Olympic Unity Under a Waving Flag .pdf
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Author: Alex Miller
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“Olympic Unity Under a Waving Flag”
With the Winter Olympics ongoing, countries are to be imbued with national pride for the
athletes walking under their flags. While much attention is given to these athletes, less time is spent on
the actual flags that they walk under, and each flag tells a fascinating story for their country. While the
“Stars and Stripes” is known well through the United States, I would wager that less Americans knew the
meaning behind Ireland’s flag of green, white and orange.
The Irish flag is a story of religious acceptance told through 3 colors. First flown in a battle for
independence from Britain in 1848, it was officially adopted on January 21, 1919, the land under the flag
is intended to be a haven and celebration for religious diversity. On the far left of the flag, the solid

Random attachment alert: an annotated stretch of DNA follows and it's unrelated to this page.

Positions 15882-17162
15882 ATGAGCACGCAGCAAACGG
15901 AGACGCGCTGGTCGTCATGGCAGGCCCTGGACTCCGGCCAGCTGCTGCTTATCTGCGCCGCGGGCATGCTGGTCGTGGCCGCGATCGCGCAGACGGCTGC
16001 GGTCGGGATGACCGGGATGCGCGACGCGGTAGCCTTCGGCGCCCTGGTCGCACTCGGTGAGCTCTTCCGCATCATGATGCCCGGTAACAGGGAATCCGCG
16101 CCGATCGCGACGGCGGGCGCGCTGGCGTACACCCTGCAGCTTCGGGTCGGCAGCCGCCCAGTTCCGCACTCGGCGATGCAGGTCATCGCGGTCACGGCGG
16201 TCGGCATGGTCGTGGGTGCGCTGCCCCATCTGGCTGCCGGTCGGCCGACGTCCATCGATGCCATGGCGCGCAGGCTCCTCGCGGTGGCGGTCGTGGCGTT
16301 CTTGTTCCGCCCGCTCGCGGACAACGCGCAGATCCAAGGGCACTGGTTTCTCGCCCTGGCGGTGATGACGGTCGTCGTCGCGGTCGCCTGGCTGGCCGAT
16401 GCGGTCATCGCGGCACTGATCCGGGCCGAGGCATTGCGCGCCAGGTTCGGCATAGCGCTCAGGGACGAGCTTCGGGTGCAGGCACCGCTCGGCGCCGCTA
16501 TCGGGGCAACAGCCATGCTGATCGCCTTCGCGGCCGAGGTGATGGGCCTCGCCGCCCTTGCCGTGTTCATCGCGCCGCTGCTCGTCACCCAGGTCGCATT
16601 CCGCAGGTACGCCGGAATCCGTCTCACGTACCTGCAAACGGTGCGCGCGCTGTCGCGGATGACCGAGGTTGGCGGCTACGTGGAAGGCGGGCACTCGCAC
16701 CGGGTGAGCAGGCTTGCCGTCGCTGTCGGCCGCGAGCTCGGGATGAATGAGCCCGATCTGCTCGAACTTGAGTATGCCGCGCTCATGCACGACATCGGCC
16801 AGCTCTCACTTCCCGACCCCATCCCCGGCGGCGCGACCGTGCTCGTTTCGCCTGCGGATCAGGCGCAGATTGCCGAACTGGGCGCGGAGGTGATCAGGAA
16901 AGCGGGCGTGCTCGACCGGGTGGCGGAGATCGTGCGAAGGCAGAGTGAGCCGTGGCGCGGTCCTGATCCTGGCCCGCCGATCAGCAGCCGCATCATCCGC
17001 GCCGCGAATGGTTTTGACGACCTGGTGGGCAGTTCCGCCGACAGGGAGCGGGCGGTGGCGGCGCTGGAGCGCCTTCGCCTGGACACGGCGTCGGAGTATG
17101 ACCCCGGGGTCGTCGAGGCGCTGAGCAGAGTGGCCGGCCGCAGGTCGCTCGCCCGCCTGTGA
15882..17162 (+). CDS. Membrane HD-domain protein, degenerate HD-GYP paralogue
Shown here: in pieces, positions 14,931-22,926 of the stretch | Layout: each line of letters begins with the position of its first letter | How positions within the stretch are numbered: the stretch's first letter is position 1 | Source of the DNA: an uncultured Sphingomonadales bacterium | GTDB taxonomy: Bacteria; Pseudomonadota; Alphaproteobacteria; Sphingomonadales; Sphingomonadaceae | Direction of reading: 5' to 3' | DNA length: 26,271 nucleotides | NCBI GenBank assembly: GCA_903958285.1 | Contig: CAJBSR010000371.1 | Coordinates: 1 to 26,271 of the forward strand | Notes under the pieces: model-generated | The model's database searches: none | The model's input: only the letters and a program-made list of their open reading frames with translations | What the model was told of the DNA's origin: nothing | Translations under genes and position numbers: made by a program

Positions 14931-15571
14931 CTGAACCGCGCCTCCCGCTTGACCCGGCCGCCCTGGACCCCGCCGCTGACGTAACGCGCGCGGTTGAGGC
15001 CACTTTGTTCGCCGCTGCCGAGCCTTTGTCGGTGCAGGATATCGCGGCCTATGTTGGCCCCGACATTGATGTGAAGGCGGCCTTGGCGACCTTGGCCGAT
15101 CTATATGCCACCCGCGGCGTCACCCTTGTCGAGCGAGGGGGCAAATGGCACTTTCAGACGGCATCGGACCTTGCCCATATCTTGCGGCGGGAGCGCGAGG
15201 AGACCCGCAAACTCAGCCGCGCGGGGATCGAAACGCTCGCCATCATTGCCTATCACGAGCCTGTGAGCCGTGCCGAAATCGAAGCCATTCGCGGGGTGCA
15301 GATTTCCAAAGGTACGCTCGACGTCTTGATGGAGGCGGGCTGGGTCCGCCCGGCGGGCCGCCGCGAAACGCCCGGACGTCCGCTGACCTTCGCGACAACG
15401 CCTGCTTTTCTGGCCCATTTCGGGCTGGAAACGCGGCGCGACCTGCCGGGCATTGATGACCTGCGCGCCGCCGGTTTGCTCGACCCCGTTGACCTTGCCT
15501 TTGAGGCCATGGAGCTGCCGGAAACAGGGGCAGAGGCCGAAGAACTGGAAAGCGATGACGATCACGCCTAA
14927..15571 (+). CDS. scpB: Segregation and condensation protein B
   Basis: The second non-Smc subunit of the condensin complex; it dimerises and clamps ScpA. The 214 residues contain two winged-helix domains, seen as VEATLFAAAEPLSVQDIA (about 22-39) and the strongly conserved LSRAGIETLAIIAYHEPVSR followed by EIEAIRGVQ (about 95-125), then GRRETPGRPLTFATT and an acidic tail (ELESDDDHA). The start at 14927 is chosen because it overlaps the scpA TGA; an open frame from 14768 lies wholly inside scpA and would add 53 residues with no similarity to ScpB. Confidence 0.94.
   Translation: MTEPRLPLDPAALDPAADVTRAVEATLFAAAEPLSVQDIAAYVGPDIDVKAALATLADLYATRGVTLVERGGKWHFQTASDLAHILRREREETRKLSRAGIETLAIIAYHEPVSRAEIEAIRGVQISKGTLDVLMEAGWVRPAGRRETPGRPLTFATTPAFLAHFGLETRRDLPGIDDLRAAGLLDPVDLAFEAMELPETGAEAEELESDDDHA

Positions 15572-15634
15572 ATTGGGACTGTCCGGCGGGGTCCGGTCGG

green bar is representative of the Catholic people and their contributions to Ireland’s history, while the
orange bar on the far right is representative of the Protestant people. It is then the center white bar
that becomes the most poignant in what the flag represents. Not only is white typically a color
representative of purity and life, it also directly represents the union between the Catholic and
Protestant peoples – a blend of the green and white.
When watching these athletes march for their country in competition, keep an eye out for the
unique patterns and colors flying over their heads, and the idea of the Olympics gets a different kind of
perception. As originally intended in Greece, the games were to being people together for competition
rather than war, and seeing each and every country walk side by side while their flags tell a unique story
of history, conflict and success, the idea of unity becomes the most important aspect to take away from
this special time of year.
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